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IPSE DIXIT: Do You Really Need to Ask a Question?

April 23, 2014 By Alan R. Siciliano

After thirty-seven years I have come to the conclusion that attorneys need not feel compelled to ask questions just because they are attorneys.  Too many times after a very thorough examination of a party I have seen a young buck ask the same questions all over again because the original questions did not comport with his deposition outline.  All that is accomplished by this less than brilliant tactic is providing an opportunity for the deponent to change or fine tune the previous answers.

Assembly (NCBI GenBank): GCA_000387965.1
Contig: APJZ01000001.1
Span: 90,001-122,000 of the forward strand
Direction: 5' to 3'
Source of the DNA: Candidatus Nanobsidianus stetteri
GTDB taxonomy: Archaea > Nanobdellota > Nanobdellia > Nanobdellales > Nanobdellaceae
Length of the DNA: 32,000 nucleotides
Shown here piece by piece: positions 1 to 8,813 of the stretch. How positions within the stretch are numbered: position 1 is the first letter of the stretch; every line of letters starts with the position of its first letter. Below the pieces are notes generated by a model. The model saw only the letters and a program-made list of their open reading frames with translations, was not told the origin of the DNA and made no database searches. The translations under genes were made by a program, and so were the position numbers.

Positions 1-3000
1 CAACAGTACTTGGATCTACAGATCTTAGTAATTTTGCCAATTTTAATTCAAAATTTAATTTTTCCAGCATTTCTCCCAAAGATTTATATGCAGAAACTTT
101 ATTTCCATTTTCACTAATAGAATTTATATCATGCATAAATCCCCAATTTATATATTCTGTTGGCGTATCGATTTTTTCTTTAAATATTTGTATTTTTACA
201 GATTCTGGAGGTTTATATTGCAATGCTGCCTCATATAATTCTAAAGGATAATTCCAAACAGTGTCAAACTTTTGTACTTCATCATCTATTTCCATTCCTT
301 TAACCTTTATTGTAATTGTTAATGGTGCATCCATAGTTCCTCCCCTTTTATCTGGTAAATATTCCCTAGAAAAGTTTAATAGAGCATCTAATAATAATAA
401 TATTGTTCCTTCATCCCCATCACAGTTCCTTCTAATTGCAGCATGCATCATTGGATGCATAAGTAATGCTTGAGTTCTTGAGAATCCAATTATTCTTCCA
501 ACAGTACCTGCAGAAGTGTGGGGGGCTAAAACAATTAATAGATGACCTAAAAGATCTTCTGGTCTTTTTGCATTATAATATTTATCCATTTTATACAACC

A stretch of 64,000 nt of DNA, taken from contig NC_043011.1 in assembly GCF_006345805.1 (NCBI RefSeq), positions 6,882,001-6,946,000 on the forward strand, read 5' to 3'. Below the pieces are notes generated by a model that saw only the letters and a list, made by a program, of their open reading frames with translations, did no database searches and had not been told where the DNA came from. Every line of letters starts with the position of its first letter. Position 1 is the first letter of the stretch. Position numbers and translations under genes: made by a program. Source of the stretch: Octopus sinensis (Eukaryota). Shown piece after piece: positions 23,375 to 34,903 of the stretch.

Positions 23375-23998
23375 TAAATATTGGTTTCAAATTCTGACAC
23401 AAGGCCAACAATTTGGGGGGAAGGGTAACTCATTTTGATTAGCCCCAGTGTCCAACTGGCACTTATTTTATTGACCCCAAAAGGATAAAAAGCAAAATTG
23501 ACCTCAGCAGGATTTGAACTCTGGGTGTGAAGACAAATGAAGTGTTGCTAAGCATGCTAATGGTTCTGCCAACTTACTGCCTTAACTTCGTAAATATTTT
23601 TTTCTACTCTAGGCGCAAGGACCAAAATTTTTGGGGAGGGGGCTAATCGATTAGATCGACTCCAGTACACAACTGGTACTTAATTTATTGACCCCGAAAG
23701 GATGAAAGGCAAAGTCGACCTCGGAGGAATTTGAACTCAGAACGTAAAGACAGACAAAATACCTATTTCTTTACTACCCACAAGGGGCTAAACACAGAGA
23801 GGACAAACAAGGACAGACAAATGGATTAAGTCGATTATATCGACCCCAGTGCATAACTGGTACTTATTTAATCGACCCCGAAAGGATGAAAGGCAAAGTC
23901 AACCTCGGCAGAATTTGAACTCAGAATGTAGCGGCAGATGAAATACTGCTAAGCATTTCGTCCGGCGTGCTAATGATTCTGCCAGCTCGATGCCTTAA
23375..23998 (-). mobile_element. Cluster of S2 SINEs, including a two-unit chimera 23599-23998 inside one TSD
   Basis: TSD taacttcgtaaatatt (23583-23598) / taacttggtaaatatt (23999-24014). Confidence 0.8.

Too many times have I seen attorneys cross-examine the injured party’s spouse, mother, brother or sister, after they have already testified on direct-examination to the horrors the plaintiff endured.  The result is invariably repeating and amplifying the previous testimony. 

I wonder whether the attorney engaging in these practices watched too many Perry Mason reruns.  What is this young attorney thinking?  Is it thought that the biased family member is going to collapse on the witness stand and confess to the crime? 

An attorney must learn when to ask a question, and learn when to shut up.  It will serve the attorney well!